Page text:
PeoplesBank: Walking the walk on sustainability

Many PeoplesBank employees participate in the Source to Sea Cleanup, the Connecticut River Conservancy’s annual trash-pickup event. Photo: Sam Masinter for the Connecticut River Conservancy

There is no shortage of green ideas at PeoplesBank. Beyond investing millions in renewable energy projects, the Massachusetts community bank has built bank branches sustainably and empowered employees to volunteer their time to cleaning up the environment.

By Beth Mattson-Teig

PeoplesBank in Holyoke, Mass., has developed a specialism in creating financing packages that support renewable energy power generation. In turn, that’s sparked a broader commitment to sustainability.

“It makes sense on the business side from a commercial point of view, and it’s also one of our retail and consumer core values,” says Matthew Bannister, first vice president of marketing and innovation at $3 billion-asset PeoplesBank.

PeoplesBank first stepped into renewable energy financing nearly a decade ago when it helped local utility Holyoke Gas & Electric fund a large hydroelectric generation project on the Connecticut River. The community bank has since become a leader in renewable energy financing in its service region of western Massachusetts and northern Connecticut. To date, the community bank has helped finance $171 million in wind, solar and hydroelectric power projects.

In the process, PeoplesBank has devoted more and more of its own resources to supporting sustainable initiatives and education among its employees, customers and the communities it serves. These days, that involves significant reach. Founded in 1885, PeoplesBank has grown into a powerhouse community bank with 21 full-service branches and 330 employees.

The focus on sustainability also aligns with the bank’s stated commitment to be a good corporate citizen, create a great place to work and strive to improve the environment.

PeoplesBank staff believe the bank can help make the region a healthier place to live, work and raise a family, and it puts those values to work throughout the year through initiatives ranging from hosting eco-friendly events and programs to charitable giving and volunteer hours.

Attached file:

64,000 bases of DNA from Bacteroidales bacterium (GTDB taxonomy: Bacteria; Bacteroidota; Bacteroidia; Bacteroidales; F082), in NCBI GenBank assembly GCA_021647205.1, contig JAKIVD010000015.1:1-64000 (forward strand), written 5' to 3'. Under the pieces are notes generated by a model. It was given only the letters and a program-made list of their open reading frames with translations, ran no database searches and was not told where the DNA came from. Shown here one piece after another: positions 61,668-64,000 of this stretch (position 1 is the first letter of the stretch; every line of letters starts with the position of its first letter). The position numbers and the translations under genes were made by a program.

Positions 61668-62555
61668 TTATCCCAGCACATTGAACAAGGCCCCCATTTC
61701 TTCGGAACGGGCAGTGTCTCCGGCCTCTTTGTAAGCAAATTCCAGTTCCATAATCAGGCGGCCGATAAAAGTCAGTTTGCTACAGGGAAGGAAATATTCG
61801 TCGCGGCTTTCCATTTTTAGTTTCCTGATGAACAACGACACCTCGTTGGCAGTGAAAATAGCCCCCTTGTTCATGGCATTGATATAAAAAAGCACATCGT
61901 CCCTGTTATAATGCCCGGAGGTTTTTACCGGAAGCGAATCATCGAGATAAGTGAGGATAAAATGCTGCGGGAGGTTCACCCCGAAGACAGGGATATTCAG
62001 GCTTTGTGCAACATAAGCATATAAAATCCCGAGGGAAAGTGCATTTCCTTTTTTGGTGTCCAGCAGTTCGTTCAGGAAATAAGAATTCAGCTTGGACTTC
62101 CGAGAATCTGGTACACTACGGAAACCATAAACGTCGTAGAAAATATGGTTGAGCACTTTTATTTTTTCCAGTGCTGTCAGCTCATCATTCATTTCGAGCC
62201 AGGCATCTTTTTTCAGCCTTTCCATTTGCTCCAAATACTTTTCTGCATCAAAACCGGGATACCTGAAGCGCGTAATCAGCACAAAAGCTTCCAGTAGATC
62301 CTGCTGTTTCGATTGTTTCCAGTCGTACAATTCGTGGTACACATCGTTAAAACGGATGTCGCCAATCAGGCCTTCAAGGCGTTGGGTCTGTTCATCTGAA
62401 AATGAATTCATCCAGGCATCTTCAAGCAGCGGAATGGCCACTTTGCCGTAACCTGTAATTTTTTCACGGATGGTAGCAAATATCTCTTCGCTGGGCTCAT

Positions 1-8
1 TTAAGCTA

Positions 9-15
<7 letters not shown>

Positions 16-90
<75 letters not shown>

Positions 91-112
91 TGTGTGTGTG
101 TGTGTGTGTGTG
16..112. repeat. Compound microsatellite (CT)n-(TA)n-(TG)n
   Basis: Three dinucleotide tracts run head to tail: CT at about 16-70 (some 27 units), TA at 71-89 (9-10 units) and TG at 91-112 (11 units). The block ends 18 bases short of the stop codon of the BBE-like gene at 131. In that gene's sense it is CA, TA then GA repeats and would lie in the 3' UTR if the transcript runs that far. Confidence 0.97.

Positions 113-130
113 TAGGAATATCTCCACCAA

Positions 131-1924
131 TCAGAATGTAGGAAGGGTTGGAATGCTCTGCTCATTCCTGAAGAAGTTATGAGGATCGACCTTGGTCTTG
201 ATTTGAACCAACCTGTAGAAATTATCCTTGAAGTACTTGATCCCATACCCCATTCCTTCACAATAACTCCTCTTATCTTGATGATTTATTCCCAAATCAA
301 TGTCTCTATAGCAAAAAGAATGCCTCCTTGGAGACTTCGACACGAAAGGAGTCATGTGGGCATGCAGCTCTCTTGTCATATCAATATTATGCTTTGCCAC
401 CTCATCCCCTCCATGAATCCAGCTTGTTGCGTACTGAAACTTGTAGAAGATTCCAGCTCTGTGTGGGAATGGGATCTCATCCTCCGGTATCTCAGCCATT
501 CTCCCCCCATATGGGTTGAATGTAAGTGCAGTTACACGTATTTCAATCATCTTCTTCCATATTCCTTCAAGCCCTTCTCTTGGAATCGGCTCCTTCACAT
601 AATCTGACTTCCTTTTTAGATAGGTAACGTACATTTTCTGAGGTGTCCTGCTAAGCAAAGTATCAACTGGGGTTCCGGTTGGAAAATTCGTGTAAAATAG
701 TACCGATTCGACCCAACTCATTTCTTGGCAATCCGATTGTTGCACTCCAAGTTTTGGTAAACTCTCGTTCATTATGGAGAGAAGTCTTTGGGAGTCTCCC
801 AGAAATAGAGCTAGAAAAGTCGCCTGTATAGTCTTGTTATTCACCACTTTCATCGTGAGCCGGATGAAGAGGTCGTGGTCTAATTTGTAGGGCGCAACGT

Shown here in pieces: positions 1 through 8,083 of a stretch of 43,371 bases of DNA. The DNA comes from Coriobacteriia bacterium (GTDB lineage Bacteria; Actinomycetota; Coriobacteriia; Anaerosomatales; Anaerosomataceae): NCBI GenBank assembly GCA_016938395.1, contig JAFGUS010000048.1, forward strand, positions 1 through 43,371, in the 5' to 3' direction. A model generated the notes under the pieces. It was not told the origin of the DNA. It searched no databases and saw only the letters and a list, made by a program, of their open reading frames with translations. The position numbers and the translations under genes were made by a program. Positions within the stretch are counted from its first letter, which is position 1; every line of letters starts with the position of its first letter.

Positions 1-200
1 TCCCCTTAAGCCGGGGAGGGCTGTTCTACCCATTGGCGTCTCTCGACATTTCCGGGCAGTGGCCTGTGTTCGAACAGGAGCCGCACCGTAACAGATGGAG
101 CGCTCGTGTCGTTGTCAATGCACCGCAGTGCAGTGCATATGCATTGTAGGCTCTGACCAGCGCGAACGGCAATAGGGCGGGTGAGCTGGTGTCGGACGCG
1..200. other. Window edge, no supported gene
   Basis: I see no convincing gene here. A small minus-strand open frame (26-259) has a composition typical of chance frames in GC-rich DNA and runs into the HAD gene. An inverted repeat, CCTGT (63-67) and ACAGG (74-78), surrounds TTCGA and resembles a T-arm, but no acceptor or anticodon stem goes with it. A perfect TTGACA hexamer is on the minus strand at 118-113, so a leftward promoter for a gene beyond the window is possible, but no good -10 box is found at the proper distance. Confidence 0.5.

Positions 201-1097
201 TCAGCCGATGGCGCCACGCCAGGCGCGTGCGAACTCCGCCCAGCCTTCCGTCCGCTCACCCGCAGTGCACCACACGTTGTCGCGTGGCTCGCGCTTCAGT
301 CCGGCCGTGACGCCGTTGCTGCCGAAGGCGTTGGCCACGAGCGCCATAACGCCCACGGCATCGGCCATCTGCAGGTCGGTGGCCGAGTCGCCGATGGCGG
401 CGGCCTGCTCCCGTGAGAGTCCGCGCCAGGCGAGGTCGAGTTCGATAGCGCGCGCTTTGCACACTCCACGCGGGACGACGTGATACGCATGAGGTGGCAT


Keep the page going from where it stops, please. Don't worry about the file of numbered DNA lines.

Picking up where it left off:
For example, all three of the branches that PeoplesBank has built in the past several years have been constructed to LEED, or Leadership in Energy and Environmental Design, standards. Developed by the U.S. Green Building Council, LEED has become a global benchmark for rating green buildings based on a variety of criteria related to environmentally friendly design, construction, operation and maintenance. The community bank’s Northampton and West Springfield, Mass., branches both achieved LEED Gold certification, while its Springfield branch is LEED Silver. Each of the three buildings is highly energy efficient and minimizes its impact on the environment through the use of recycled and locally sourced materials where possible.

PeoplesBank celebrates Earth Day with its Earth Day Plants and Garden Seeds giveaway, where customers receive tomato plants and seed packets at select bank branches.

Employee driven

About a dozen bank employees serve on an environmental committee that spearheads planning events and initiatives for both in-house and community-wide programs. “They are really making sure that we are walking the walk as well as talking the talk in the green environment,” Bannister says.

PeoplesBank supports a variety of community events at its branch locations, such as hosting free recycling days to bring in items like electronics and batteries, as well as plant and seed giveaways on Earth Day, April 22.

The community bank offers electric vehicle charging stations for both employees and the public at each of its three LEED-certified branches. It incentivizes employees to purchase electric or hybrid vehicles through a rebate program.

PeoplesBank also has a multi-year commitment of providing more than $65,000 in funding for local green initiatives, supporting groups such as the Community Involved in Sustaining Agriculture (CISA) Food for All campaign, Center for EcoTechnology and Mount Holyoke Wetlands Restoration project, among others.

Bank employees log 10,000-plus volunteer hours each year, many of which are related to environmental or clean-up projects. For example, many participate in the annual Source to Sea Cleanup of the Connecticut River, sponsored by the Connecticut River Conservancy.

Bannister and the bank’s leadership also believe community banks are in an ideal position to be agents of change in their communities. One way they can make a statement is by directing some of their CRA grants to environmental groups, Bannister notes. He believes community banks can also help support sustainability by practicing what they preach; promoting energy efficiency within bank branches sends the right message to employees, customers and the community, he says. PeoplesBank supports the idea that even small changes, such as giving employees reusable coffee mugs instead of disposable cups, can create big ripples.

“The employees and what we do internally are not just window dressing,” he says. “It is a core value and part of our corporate culture.”


Beth Mattson-Teig is a writer in Minnesota.

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